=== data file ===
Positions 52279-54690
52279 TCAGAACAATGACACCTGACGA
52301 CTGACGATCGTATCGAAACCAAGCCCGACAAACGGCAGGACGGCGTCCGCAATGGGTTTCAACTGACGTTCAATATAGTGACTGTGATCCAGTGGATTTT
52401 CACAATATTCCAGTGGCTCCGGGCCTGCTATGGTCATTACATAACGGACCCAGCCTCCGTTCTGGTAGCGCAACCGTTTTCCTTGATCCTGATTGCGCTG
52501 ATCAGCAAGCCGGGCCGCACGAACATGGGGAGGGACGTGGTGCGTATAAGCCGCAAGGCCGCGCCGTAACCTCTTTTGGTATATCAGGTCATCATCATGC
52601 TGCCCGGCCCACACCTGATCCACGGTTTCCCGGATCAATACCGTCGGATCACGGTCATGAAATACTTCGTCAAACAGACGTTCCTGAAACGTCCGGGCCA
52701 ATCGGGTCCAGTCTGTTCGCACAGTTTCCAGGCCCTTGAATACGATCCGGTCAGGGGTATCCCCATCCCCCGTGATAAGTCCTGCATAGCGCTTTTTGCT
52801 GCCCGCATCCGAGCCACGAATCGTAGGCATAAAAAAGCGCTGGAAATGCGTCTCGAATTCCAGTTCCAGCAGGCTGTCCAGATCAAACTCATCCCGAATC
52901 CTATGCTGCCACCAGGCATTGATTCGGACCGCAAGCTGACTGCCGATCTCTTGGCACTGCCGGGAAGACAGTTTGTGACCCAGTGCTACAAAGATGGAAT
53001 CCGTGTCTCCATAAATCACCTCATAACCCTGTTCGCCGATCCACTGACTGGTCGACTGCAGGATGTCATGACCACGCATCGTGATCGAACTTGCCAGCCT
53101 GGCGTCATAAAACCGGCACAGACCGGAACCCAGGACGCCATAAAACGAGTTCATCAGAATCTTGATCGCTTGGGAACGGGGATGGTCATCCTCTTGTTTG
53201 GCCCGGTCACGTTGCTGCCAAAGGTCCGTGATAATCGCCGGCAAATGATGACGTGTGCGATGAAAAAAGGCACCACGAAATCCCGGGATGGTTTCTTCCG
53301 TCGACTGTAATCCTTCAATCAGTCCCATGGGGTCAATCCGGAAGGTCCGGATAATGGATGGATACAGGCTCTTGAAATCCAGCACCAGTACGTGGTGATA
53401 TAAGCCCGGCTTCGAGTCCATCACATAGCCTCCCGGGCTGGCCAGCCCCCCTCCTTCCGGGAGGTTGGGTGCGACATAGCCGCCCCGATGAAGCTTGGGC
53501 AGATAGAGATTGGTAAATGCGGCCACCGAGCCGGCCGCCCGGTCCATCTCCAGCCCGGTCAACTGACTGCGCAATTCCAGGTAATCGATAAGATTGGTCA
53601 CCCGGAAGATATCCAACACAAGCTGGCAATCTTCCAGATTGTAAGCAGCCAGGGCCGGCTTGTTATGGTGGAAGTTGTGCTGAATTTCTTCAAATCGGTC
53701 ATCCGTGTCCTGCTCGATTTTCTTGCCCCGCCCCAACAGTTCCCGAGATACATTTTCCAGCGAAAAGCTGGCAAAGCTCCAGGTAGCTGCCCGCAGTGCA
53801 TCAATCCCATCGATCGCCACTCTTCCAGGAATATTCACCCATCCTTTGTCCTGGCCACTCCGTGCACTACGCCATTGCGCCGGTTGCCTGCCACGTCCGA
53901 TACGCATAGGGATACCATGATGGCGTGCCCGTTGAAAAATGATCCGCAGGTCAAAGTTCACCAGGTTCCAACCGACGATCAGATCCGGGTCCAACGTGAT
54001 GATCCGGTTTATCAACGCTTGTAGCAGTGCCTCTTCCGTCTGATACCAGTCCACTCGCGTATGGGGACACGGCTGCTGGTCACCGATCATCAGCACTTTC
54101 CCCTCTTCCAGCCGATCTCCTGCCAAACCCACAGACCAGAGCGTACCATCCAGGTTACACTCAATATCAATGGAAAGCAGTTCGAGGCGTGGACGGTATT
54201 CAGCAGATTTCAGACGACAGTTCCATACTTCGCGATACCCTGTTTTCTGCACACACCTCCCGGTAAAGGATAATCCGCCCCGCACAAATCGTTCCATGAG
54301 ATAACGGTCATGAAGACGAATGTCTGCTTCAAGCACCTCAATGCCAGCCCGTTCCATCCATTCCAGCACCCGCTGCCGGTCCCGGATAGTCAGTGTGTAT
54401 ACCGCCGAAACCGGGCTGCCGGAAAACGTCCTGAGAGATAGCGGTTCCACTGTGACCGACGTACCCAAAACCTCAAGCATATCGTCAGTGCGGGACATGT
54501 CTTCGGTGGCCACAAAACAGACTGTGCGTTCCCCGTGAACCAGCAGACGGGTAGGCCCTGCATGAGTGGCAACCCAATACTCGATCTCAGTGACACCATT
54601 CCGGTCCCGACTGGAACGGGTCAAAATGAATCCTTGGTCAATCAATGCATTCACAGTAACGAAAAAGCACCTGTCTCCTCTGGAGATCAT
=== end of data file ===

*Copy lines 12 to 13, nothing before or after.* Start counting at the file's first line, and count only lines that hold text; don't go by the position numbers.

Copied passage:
53201 GCCCGGTCACGTTGCTGCCAAAGGTCCGTGATAATCGCCGGCAAATGATGACGTGTGCGATGAAAAAAGGCACCACGAAATCCCGGGATGGTTTCTTCCG
53301 TCGACTGTAATCCTTCAATCAGTCCCATGGGGTCAATCCGGAAGGTCCGGATAATGGATGGATACAGGCTCTTGAAATCCAGCACCAGTACGTGGTGATA